Number of variables that can be included in an exact logistic regression

#1
I'm currently analyzing a dichotomous outcome using a small dataset of only 100 individuals. the outcome occurs in only 25 individuals and I have some predetermined confounders that I would like to adjust for. I know that I am limited by, at most, 2-3 variables if I were to model using a binary logistic analysis. I have read that exact logistic regression may be preferred in the case of a relatively rare outcome, although I don't know if that implies a large sample size.

Is an exact logistic regression an appropriate test?
If I use an "exact" logistic regression can I include more confounders?
Is there an outcome number below which an exact logistic regression is preferred? (If it matters assume I have a similar sample size of 100 individuals)

Thanks for your help,

Kar
 
#2
Hi,
I recently did some logistic regression analyses with 3 categorical predictors in SAS. I ran into quasi-complete separation problems when I started to include interactions, and tried to used exact tests to deal with them. SAS ran out of memory before it could finish the calculations despite running on a fast Core i5 ASUS laptop that is about 2 year old. In "Logistic regression using SAS" 2nd ed by Allison, he used PROC LOGISTIC with 2 predictor variables and found that the default maximum likelihood analysis took 0.1 seconds while exact tests took 3.5 minutes on the same data. So it sounds like exact tests are computationally intensive and I'm guessing that you might have problems if you add more predictor variables. No harm in trying though.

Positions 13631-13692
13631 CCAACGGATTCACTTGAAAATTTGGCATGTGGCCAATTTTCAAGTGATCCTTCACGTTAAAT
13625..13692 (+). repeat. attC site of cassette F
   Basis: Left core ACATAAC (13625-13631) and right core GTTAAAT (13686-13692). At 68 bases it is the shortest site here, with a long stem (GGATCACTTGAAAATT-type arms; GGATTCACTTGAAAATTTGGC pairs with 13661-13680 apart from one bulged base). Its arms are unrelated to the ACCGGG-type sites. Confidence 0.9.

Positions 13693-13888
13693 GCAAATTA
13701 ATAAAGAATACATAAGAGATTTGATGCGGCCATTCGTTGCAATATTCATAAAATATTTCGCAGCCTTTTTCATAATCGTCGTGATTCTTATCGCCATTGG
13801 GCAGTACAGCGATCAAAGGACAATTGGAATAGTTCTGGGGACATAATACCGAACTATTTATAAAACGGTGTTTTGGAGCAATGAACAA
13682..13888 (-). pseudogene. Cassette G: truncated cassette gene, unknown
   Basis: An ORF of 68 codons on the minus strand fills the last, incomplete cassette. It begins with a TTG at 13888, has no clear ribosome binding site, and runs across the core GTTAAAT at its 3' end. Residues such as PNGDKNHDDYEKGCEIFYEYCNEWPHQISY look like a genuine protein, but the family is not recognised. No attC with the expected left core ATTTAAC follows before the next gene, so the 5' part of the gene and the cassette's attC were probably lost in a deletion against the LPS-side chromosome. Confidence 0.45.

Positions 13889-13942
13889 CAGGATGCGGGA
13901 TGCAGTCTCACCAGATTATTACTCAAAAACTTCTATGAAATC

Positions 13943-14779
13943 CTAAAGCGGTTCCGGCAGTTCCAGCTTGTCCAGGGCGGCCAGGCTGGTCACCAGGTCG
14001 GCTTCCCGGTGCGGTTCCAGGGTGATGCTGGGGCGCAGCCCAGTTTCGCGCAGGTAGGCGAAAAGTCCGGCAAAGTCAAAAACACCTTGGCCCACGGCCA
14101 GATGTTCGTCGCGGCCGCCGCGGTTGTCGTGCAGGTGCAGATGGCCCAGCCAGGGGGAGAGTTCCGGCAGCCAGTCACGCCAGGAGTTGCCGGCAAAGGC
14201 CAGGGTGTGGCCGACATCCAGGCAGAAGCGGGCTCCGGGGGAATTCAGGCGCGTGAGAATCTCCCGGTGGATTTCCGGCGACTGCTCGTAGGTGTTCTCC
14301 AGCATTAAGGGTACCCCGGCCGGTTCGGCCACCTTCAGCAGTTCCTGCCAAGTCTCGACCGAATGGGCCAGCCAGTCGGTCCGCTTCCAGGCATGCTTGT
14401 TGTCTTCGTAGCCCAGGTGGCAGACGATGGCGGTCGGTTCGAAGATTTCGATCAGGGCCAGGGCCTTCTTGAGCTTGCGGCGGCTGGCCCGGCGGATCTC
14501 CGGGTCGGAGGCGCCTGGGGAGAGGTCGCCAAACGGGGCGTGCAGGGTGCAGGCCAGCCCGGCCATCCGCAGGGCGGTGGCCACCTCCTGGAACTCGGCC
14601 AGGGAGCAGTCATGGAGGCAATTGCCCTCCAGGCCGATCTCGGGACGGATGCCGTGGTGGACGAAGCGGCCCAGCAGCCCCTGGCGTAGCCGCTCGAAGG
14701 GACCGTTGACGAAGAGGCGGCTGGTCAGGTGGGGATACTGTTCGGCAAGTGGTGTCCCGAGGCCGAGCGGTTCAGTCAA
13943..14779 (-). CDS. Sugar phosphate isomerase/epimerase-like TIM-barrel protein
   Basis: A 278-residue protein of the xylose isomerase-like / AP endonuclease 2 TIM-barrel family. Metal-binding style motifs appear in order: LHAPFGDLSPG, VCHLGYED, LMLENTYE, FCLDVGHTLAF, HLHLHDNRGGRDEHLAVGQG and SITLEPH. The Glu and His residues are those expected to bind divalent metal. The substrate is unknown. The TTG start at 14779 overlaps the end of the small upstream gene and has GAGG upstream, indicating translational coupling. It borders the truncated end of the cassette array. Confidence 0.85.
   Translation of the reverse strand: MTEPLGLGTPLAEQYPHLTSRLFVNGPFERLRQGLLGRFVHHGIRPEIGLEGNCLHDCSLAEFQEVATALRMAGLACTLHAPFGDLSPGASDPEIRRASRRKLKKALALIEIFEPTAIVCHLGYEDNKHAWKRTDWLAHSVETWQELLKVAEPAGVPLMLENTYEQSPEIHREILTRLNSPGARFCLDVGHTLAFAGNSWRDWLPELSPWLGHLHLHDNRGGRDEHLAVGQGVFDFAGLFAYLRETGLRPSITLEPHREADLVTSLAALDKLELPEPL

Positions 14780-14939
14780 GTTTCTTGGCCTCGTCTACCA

Maximum likelihood logistic regression is "asymptotically unbiased" (good with large N), but it is unclear how good it is for small sample sizes. Exact tests are good ways to deal with small samples, but I don't know of a cutoff for what is too small. I can say though that its not the sample size itself, but the number of cases in the less frequent binary outcome. Here is a guess on how you could decide if your sample is small enough (I only use SAS so sorry if this doesn't help you with different software):

SAS by default spits out confidence intervals on odds ratios that are based on Wald Chi-squared statistics, which are sensitive to small sample sizes. Profile likelihood confidence intervals are recommended for small samples. Request both types of confidence intervals and if they don't match very well, you might be in small sample size territory. You can request both types of CIs by adding "/CLODDS=BOTH" at the end of your model statement in PROC LOGISTIC.

Another thing to consider for small samples is using "penalized likelihood". This is a type of maximum likelihood that is less biased in small samples. When my interaction tests didn't work and exact tests ran out of memory, penalized likelihoods got rid of my separation problems and allowed the analysis to converge. You can ask for penalized likelihoods by adding "/FIRTH" at the end of your model statements.

Hope this helps!